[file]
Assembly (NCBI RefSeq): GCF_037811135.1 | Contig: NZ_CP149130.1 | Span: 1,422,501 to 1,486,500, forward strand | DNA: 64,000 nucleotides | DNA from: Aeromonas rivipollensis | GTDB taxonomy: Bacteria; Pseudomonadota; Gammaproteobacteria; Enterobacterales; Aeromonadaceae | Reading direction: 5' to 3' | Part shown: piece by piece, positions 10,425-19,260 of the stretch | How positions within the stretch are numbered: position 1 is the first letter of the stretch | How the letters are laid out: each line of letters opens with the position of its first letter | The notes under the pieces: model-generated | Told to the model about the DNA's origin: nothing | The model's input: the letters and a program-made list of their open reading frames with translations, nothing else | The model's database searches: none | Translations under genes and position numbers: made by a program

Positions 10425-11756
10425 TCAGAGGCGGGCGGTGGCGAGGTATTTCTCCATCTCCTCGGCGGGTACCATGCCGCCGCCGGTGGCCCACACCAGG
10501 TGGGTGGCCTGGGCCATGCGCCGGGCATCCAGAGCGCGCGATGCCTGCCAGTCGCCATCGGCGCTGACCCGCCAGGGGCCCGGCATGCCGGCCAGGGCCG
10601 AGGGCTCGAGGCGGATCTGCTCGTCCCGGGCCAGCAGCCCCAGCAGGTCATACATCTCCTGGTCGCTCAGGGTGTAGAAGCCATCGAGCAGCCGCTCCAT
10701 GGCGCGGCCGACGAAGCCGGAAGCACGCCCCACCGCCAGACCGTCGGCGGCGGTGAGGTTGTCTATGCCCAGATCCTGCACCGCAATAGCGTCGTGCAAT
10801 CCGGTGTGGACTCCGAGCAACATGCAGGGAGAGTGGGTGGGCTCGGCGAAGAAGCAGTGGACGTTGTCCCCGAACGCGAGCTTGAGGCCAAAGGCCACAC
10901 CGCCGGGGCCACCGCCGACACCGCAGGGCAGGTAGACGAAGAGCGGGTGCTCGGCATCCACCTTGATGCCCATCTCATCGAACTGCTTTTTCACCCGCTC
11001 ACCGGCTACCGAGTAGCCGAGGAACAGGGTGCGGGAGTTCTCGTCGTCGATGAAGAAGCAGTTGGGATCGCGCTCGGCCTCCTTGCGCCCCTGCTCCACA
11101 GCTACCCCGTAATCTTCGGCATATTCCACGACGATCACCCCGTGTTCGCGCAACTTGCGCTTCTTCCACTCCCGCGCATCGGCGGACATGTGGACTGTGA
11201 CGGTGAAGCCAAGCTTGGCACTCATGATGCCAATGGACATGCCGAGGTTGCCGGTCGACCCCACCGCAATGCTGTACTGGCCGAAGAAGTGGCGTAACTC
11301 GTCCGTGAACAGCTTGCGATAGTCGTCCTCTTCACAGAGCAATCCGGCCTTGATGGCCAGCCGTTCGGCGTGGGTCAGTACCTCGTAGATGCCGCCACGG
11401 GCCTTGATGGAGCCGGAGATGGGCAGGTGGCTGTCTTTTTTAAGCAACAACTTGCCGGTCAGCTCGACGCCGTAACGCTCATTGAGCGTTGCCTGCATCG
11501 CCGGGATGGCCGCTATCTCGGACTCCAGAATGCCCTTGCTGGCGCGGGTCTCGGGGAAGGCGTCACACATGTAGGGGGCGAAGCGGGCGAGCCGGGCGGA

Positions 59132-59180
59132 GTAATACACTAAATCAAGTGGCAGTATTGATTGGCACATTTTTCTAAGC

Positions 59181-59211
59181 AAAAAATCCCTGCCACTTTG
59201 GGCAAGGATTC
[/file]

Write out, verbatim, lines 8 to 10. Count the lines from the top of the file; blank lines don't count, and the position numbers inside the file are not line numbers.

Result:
10901 CGCCGGGGCCACCGCCGACACCGCAGGGCAGGTAGACGAAGAGCGGGTGCTCGGCATCCACCTTGATGCCCATCTCATCGAACTGCTTTTTCACCCGCTC
11001 ACCGGCTACCGAGTAGCCGAGGAACAGGGTGCGGGAGTTCTCGTCGTCGATGAAGAAGCAGTTGGGATCGCGCTCGGCCTCCTTGCGCCCCTGCTCCACA
11101 GCTACCCCGTAATCTTCGGCATATTCCACGACGATCACCCCGTGTTCGCGCAACTTGCGCTTCTTCCACTCCCGCGCATCGGCGGACATGTGGACTGTGA